UMass Boston Professor Contributes to Deliberations on Post-War Reconstruction in Iraqi-Kurdistan

Center for Rebuilding Sustainable Communities after Disasters | March 07, 2017
UMass Boston Professor Contributes to Deliberations on Post-War Reconstruction in Iraqi-Kurdistan



They should conceive groundbreaking strategies and employ the latest technologies to organize ... for sustainable growth



Professor Adenrele Awotona, director of the Center for Rebuilding Sustainable Communities after Disasters at UMass Boston’s McCormack Graduate School of Policy and Global Studies, delivered the plenary speech at the late February Construction Forum held in Erbil, the capital city of Iraqi-Kurdistan. The Kurdistan Regional Government’s (KRG) Ministry of Construction and Housing in partnership with Salahaddin University-Erbil (SU-E) invited Awotona to help explore how innovative construction technologies could be used to expedite the development of the Kurdistan region.

His speech, “Rebuilding Sinjar As If People Mattered,” examined post-war reconstruction in Kurdistan in the wake of the massive destruction of towns and cities by the Islamic State, especially Sinjar, the home of the Yazidis, which the Iraqi parliament unanimously declared a ruined city in April last year.

Awotona proposed that “post-war reconstruction presents us with an opportunity to re-think and re-imagine the type of city needed in tomorrow’s Kurdistan.” He called for whole-community and people-centered approaches to rebuilding legal, social, health, economic, small business, housing, and education infrastructures through public- and private-sector partnerships.

Furthermore, Awotona emphasized that in rebuilding the war-ravaged metropolises, city planners and technocrats would need to be forward-thinking. He said, "They should conceive groundbreaking strategies and employ the latest technologies to organize for the rebuilt cities’ sustainable growth so that millions of Iraqis could live together, securely, and successfully. This means that novel building codes, highlighting sustainability and building 'greener,' should be developed and strictly enforced."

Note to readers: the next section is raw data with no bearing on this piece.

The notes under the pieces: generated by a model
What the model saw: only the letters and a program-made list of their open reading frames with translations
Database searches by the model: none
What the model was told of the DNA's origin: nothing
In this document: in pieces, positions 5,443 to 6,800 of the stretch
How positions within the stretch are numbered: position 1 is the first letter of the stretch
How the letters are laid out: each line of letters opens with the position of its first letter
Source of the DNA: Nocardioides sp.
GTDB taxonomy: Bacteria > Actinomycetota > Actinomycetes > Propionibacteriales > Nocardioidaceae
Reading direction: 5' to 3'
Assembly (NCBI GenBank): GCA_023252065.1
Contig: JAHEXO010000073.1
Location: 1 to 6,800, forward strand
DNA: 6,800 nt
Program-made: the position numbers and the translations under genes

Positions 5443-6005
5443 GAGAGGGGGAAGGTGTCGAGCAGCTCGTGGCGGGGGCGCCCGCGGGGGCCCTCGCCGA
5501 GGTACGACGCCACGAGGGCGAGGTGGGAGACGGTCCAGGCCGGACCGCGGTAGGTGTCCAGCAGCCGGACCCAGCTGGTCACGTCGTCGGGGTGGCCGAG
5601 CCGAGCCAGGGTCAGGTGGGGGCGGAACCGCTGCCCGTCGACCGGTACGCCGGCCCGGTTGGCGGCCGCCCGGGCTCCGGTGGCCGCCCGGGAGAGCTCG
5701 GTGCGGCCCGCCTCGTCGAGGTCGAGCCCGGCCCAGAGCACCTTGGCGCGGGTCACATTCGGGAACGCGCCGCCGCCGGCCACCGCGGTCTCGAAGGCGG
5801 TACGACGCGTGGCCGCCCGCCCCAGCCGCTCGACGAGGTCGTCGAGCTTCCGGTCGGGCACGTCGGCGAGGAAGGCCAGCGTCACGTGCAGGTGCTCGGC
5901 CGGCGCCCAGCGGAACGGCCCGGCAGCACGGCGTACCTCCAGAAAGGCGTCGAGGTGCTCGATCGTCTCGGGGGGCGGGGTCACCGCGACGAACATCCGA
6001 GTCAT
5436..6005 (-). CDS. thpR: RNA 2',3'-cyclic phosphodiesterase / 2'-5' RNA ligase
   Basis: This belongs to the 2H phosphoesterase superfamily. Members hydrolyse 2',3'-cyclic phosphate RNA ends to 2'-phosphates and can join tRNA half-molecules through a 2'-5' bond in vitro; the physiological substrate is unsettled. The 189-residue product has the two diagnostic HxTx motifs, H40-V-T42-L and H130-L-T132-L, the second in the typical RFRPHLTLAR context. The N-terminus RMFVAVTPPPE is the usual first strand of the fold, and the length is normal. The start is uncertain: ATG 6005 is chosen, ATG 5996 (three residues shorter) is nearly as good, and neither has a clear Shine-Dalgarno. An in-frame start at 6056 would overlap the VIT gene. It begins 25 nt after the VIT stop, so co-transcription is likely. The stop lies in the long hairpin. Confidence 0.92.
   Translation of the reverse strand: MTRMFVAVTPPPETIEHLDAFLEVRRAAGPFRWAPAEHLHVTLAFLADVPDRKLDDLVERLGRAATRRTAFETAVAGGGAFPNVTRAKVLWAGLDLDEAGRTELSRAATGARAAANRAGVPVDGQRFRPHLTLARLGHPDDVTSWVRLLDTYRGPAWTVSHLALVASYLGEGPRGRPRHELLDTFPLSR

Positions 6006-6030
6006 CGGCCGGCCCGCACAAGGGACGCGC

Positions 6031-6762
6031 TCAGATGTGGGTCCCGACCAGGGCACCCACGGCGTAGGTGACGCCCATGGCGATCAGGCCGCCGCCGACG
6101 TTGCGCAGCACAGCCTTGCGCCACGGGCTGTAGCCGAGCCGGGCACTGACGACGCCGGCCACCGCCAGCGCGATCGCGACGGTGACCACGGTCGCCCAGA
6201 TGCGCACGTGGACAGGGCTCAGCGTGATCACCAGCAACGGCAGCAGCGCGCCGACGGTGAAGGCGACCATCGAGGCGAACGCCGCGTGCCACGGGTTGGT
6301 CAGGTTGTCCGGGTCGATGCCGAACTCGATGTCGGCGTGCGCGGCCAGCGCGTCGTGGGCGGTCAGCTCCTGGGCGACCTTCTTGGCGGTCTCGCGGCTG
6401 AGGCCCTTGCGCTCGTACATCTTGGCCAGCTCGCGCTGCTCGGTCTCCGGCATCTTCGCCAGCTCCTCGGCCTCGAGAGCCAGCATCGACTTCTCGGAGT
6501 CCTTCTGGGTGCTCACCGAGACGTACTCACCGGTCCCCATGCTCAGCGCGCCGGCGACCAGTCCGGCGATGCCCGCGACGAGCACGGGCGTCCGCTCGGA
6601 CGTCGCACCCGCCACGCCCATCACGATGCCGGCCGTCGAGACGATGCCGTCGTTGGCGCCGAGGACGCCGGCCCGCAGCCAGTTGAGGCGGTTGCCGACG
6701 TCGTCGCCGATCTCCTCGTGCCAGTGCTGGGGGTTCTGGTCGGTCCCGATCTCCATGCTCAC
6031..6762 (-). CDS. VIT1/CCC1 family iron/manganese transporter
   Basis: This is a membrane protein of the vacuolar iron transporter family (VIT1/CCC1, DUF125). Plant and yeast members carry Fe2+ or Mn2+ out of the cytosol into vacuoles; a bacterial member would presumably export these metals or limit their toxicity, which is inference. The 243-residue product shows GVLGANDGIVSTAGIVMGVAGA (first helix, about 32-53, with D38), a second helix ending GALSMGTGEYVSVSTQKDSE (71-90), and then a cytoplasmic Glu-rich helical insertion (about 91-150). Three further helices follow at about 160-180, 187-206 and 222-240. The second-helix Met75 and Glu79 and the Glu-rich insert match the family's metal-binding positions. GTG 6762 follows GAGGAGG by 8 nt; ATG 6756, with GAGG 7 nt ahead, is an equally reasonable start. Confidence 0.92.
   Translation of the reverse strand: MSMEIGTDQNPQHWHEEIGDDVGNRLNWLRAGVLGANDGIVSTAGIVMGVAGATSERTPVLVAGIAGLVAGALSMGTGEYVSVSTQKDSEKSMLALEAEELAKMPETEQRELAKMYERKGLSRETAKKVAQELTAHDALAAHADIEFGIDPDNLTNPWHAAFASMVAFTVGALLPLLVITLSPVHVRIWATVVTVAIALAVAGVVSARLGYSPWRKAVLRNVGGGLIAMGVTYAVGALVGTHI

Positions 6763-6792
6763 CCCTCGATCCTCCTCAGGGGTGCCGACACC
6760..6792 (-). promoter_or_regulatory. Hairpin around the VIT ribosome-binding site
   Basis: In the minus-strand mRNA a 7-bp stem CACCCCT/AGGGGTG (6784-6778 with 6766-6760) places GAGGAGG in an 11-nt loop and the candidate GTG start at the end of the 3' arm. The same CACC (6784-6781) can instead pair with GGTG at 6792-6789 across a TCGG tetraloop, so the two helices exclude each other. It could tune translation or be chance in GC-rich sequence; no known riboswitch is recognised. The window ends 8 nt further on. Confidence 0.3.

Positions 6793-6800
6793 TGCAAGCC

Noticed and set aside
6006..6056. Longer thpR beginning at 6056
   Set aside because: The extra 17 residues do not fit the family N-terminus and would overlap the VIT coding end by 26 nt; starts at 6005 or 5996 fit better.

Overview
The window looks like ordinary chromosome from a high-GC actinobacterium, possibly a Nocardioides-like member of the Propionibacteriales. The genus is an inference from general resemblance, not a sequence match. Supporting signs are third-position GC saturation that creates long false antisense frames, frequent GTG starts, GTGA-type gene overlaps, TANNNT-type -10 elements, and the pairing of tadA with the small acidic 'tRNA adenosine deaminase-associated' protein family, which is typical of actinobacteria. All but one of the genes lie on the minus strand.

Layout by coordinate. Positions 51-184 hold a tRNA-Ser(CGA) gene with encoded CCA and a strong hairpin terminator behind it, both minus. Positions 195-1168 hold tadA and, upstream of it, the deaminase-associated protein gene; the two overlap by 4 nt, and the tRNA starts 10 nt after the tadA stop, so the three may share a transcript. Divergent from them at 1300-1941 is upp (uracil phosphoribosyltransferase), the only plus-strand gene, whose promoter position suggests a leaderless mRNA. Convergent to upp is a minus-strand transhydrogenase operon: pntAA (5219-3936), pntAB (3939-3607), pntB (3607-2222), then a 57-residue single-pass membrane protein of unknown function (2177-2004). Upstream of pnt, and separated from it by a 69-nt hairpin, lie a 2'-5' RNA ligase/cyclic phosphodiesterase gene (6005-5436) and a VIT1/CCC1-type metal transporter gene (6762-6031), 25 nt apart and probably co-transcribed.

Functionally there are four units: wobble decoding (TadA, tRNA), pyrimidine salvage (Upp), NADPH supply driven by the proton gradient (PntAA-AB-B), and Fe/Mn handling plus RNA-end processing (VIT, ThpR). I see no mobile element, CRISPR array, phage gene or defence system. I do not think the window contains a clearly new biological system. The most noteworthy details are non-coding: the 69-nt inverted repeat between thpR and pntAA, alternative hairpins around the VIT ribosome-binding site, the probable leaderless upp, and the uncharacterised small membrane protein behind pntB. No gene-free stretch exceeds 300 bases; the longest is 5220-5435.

In attendance were the deputy prime minister and all KRG cabinet ministers, representatives of the United Nations, senior government officials, construction industry professionals, academics as well as the Salahaddin University-Erbil president.

Awotona also conducted a seminar for university students and faculty of architecture and civil engineering on their roles in rebuilding after disasters.

 

The Center for Rebuilding Sustainable Communities after Disasters, an affiliate of the John W. McCormack Graduate School of Policy and Global Studies, is the only institution of its kind dedicated to raising awareness and possessing the expertise necessary for long-term sustainable reconstruction. Center associates engage in multidisciplinary, transdisciplinary, and cross-disciplinary research activities and provide expert advice and training to communities which have been devastated by disasters. Also, through the College of Advancing and Professional Studies, CRSCAD offers several academic programs on post-disaster studies and emergency management.

Tags: adenrele awotona , caps , center for rebuilding sustainable communities after disasters , emergency management studies , local and global disasters , mccormack graduate school , research

Comment on this story

Comments (4)

Posted by Dr Ravi Katherashala | April 18, 2017 - 1:45 a.m.

It is true that all the stakeholders of planning should conceive groundbreaking strategies and employ the latest technologies to organize for the rebuilt cities’ sustainable growth and at the same time smart cities concept to use maximum latest technology available in the society. Professor Adenrele Awotona rightly stressed the need of opening several academic programs courses on post disaster studies and emergency management.


Posted by Flora Onakoya | March 22, 2017 - 7:51 a.m.

This is a very good work you are doing, professor. I can see that you’ve put in a lot of energy into raising awareness on these disaster areas. I must say however that I am surprised that the John W. McCormack Graduate School of Policy and Global studies is the only institution possessing expertise for long term sustainable reconstruction after disasters. Why is this so? Are world leaders helping to reconstruct these areas to encourage rehabilitation?


Posted by Eduardo Gutiérrez | March 09, 2017 - 9:27 a.m.

Very interesting. His proposal of reconstruction thinking is a vision toward the future, according to what the population in general wishes. I think this is positive because it achieves the unity of different ethnicities in decision-making and forging their future.
Another strong point of its presentation is the one referring to a new city sustained on new technologies for the construction and mainly sustainable with green energy.
In general terms I like the approach that starts from a positive vision when considering as a great opportunity the reconstruction of cities, applying all these elements that allow positive social coexistence and thus reduce the potential for new conflicts in the future.


Posted by Adetola Dayspring-Adenusi | March 08, 2017 - 3:48 p.m.

A beautiful outing by Prof. Adenrele Awotona. His recommendations have laid a foundation for the onerous task of reconstruction of this war-ravaged region.